When Jackson wrote to me, three days later, he disclosed he was leaving the following morning. He had found off-campus housing in Georgetown, and he wouldn’t be going to our high school graduation. Attached to the letter were the keys to his guitar room. Music was dead for him, he wrote, and so was God. He wished me good luck. He signed it “With Love”, but no signature.
The following Sunday I went to church alone and for the last time. Three months later I left for San Francisco and never heard from Jackson Philips again.
I wandered outside of the terminal to light a cigarette, still lost in thought and ducking people traffic when I heard his voice call my name. Not my real name; rather, the alter ego he created for me; the name that took me back to 16-year-old girlhood when he said it. His voice emerged louder, breaking through the ambient orchestra of Time Square, and then I caught a glimpse of his face, pale and soaring above the crowd. Jackson’s lanky body suddenly appeared, taking long strides in my direction. We embraced each other beneath the large scaffolding that sheltered us from the gray sky that began to thunder overhead. I found myself practically in a pirouette as I wrapped my arms around his shoulders, reaching him only by way of the tips of my toes. Jackson pulled back from our embrace with a smile, but when he reached for the bag on my arm, he shrank at the sight of it.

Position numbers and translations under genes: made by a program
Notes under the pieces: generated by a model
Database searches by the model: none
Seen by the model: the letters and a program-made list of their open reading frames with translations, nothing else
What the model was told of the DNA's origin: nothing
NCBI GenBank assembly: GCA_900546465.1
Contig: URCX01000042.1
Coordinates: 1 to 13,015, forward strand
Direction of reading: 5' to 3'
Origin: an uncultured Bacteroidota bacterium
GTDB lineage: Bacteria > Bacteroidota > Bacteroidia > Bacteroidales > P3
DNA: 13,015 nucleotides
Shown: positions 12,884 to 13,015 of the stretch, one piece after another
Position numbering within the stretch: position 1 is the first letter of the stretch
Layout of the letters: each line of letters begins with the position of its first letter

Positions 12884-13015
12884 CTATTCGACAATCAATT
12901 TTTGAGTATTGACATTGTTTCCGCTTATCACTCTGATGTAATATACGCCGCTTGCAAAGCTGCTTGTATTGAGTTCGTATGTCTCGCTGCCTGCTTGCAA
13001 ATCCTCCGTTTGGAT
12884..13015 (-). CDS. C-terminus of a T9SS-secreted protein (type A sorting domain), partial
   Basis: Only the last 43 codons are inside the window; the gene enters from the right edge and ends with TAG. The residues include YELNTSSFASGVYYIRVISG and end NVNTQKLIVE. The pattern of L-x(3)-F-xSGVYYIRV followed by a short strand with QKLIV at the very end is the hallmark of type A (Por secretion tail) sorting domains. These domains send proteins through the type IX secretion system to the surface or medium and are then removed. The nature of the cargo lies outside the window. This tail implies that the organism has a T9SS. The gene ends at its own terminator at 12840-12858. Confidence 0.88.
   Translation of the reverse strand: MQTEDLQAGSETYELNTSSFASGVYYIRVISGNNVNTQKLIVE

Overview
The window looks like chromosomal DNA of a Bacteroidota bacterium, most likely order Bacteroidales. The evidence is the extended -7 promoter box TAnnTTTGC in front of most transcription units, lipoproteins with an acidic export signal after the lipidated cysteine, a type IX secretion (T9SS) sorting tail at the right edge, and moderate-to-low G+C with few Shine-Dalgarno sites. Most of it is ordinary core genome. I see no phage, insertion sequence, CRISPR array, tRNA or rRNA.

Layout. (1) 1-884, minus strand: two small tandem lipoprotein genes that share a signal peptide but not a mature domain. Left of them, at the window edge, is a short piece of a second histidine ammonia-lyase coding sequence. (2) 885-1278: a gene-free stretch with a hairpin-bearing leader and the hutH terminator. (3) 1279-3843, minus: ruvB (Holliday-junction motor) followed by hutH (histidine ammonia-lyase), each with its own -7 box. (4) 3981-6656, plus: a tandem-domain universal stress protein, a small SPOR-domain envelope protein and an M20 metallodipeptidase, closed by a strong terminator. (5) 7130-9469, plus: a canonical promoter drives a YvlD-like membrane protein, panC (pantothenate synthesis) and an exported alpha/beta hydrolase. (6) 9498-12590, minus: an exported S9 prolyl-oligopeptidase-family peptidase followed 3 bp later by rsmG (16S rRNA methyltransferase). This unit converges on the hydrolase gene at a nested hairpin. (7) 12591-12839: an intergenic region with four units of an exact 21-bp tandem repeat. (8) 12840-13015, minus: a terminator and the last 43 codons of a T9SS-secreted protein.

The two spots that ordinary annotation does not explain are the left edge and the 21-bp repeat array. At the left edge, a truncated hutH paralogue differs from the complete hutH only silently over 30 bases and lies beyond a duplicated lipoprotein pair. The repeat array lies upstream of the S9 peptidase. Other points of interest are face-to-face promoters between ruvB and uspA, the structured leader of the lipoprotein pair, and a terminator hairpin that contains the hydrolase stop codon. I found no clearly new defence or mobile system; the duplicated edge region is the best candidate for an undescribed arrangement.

“Why’d you bring that for?” He sneered, the smile across his lips curving into a child-like pout.
I leaned in closer, letting the strap of the guitar case fall off my shoulder and into his hand. “Because it’s yours; don’t be a jerk, Jacs”.
His eyebrows furrowed. He probably hadn’t been called Jacs since he left Brooklyn. I flashed an exaggerated smile when he grabbed hold of my hand and began weaving me through the crowd. We sprinted through traffic and reached his car just as the first drops of rain hit my shoulder.